‘First Lady of Nails’ Suzi Weiss-Fischmann Celebrates the Power of Women with Memphis Jewish Federation

by JCPConnect-

Hundreds of women made an impact on the Jewish community through gifts they pledged at Federation’s first-ever Women’s Impact Luncheon featuring OPI Nail Lacquer co-founder, author, and philanthropist Suzi Weiss-Fischmann. It was a celebration of Jewish philanthropy with women of every age represented and every segment of our Jewish community present.   

Attendees were inspired by stories of impact from diverse women, like former UT Knoxville Hillel president Jamie Marquis who shared her appreciation for the support of Memphis Jewish Federation when the campus’ iconic rock was spray painted with anti-Semitic messages, and by volunteer moderators Cindy Finestone and Jaclyn Marshall’s thoughtful questions during the program.  

But it was Suzi, known world-wide as the First Lady of Nail, who stole the show.  

After hooking the audience with stories of her journey from communist Hungary to Israel and finally to the United States, Suzi’s smart take on a wide range of topics captivated everyone in attendance. She shared her points of view on entrepreneurship, work-life balance, and tzedakah in a conversation that was at times funny, poignant, and enlightening.

“Like every Jew, I have a journey story,” Suzi said. “I was born in Hungary to Holocaust survivors. My mom survived Auschwitz, and my dad was on the Russian Front in a forced labor camp. They made it back to Hungary after the war, but my father hated communism, and his dream was to come to America.”

She spoke about her family’s path to America by way of Israel, which segued into the story of the birth of her entrepreneurial spirit. She connected her professional drive to something unique to her adoptive country; the American Dream.

“I’m grateful every day to be able to live in the United States,” Suzi said. “If you’ve never experienced not having freedom, you don’t know what it’s like to be able to be Jewish, to be able to succeed, to be able to do anything and everything that you can dream of.”

Her path to success started in a family garment business, where she worked in the shipping department. On Fridays, she was given whatever over cuts were left from the week of orders, which she sold to other employees.

“Suddenly, I’m making money, and it’s good,” she said. “That’s how it all started.”

In her book, I’m Not Really a Waitress: How One Woman Took Over the Beauty Industry One Color at a Time, Suzi credits positivity, patience, and discipline as the traits that drove her to success. In the early 1980s, she went into business with her brother-in-law, buying a dental supply company in Los Angeles. They soon realized artificial nail extensions were made of the same material as dentures, just as the acrylic nail trend was booming. Like that, the company that began as Odentorium Products, Inc., getting its name from the Latin root for ‘having to do with the mouth,’ became an industry-leading global fashion brand, OPI Nail Lacquer.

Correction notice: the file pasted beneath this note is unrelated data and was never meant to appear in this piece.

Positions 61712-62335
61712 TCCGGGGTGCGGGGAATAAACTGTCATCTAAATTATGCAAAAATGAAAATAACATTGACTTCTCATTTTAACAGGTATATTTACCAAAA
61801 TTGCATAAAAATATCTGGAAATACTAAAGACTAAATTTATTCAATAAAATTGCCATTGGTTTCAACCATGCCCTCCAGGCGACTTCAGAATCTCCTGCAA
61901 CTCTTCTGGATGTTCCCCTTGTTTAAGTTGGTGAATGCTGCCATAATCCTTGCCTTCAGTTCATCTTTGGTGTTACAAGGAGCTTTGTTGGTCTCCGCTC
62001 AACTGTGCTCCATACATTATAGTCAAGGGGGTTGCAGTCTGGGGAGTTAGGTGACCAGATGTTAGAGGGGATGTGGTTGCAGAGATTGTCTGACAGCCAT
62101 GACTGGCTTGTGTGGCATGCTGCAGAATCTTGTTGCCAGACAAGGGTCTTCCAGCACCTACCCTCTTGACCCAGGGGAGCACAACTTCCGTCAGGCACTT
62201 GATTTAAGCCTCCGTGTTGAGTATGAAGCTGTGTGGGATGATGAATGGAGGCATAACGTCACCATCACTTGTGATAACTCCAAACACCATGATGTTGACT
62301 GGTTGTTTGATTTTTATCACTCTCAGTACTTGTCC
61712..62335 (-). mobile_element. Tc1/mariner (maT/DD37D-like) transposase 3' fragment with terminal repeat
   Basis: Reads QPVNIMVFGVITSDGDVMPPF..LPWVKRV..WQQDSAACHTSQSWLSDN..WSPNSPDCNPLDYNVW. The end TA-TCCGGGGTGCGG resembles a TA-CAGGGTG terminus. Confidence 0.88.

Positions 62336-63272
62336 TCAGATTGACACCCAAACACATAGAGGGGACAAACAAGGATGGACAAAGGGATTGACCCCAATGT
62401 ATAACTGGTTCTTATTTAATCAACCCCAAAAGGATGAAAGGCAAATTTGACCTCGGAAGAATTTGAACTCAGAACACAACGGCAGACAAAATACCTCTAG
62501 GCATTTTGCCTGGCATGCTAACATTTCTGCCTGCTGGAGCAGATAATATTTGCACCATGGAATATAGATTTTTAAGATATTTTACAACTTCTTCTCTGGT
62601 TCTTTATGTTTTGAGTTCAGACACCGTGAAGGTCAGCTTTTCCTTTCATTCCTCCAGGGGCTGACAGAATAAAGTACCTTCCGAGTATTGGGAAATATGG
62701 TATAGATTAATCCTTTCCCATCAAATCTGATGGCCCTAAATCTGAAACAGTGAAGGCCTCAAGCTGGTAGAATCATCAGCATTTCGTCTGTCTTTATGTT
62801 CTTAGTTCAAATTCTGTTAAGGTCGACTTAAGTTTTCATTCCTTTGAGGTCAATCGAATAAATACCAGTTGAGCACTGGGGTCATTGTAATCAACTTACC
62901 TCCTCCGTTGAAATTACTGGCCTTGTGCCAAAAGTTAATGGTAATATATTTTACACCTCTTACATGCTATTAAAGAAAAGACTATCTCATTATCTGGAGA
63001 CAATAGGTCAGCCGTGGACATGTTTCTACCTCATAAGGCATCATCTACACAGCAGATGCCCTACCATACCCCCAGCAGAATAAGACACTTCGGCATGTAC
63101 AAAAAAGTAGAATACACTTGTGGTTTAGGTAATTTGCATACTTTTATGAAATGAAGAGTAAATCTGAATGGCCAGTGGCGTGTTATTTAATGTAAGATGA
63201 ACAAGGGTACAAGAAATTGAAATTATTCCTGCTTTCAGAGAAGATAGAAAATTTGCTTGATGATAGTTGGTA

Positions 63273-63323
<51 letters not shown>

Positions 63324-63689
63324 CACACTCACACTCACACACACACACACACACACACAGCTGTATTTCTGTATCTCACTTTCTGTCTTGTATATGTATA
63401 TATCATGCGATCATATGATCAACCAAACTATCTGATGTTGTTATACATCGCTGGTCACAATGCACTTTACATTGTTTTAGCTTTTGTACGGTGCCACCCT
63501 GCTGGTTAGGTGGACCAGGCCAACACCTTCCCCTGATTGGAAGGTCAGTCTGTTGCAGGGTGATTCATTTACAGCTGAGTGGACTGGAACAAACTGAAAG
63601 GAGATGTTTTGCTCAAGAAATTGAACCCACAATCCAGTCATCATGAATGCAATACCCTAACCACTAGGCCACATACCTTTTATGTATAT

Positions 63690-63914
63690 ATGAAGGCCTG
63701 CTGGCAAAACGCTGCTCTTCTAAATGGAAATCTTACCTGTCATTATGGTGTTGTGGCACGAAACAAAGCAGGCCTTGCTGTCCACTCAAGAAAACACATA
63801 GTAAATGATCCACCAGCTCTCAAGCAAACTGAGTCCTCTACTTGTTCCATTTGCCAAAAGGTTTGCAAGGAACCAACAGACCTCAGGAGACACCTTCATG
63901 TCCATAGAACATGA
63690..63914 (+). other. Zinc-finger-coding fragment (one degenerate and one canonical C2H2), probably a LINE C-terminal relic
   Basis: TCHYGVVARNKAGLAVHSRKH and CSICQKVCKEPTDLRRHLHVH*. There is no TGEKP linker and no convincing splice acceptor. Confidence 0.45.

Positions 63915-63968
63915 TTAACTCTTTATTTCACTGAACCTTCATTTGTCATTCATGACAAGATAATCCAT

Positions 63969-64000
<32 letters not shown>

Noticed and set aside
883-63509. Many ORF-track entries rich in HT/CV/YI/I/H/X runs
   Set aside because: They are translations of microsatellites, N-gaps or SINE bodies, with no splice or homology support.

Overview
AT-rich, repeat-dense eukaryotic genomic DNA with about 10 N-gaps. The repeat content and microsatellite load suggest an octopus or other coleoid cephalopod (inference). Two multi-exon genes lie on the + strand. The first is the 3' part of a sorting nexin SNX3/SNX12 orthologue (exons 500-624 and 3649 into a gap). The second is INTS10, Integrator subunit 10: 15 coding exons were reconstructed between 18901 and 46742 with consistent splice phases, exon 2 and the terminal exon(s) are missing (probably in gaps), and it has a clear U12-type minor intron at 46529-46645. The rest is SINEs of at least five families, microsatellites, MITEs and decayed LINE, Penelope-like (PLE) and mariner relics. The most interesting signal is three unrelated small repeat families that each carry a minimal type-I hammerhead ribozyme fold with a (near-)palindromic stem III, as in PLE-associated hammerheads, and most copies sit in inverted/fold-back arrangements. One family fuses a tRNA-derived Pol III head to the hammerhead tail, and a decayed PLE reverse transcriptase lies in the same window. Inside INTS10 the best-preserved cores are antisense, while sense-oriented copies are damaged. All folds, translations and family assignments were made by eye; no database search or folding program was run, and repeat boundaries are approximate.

Suzi credits Jewish values with guiding her in business, and also in her philanthropic career.

“The culture of the company is so important to the success of the brand,” she said. “The culture is a reflection on the leadership. I try to live by my Jewish values. Tikun olam and tzedakah are everyday life. It’s not once a year, it’s not twice a year. You wake and see how you can make a difference in the world. I always tell everybody, including my kids, if you make a difference in one person’s life, you’ve done good.”

Suzi had a comforting message for the audience, women who are driven to excel in their careers, as mothers, and as philanthropists.

“We aren’t superwomen and we need help. Give yourself some grace. Some stay home, some work. Whatever works for your family is the right thing to do. Not everyone can help in the same way, and there is no need for everybody to help in the same way. Some can give money, some can volunteer. It’s important for all of us to do what we can. Your career, your family, your philanthropy, whatever you choose to do, enjoy it.”

Suzi was so interesting, personable, and inspiring,” attendee Lorraine Wolf said after the Luncheon. “I probably will never have another manicure without thinking about her, and can’t wait to read her book.”

The afterglow buzz continued on social media, with comments like Janis Kiel’s post-event Facebook remarks. “Memphis Jewish Federation honored the women of Memphis with (this event),” she wrote. “It made us think about how we can help others, or impact those in need.”

Memphis Jewish Federation’s Women’s Impact Luncheon was co-chaired by Jill Steinberg and Cindy Finestone, and sponsored by Gould’s Salon & Spa, Robert Irwin Jewelers, RoadShow BMW, and Jewish Community Partners’ Platinum Corporate Sponsor SunTrust Bank.

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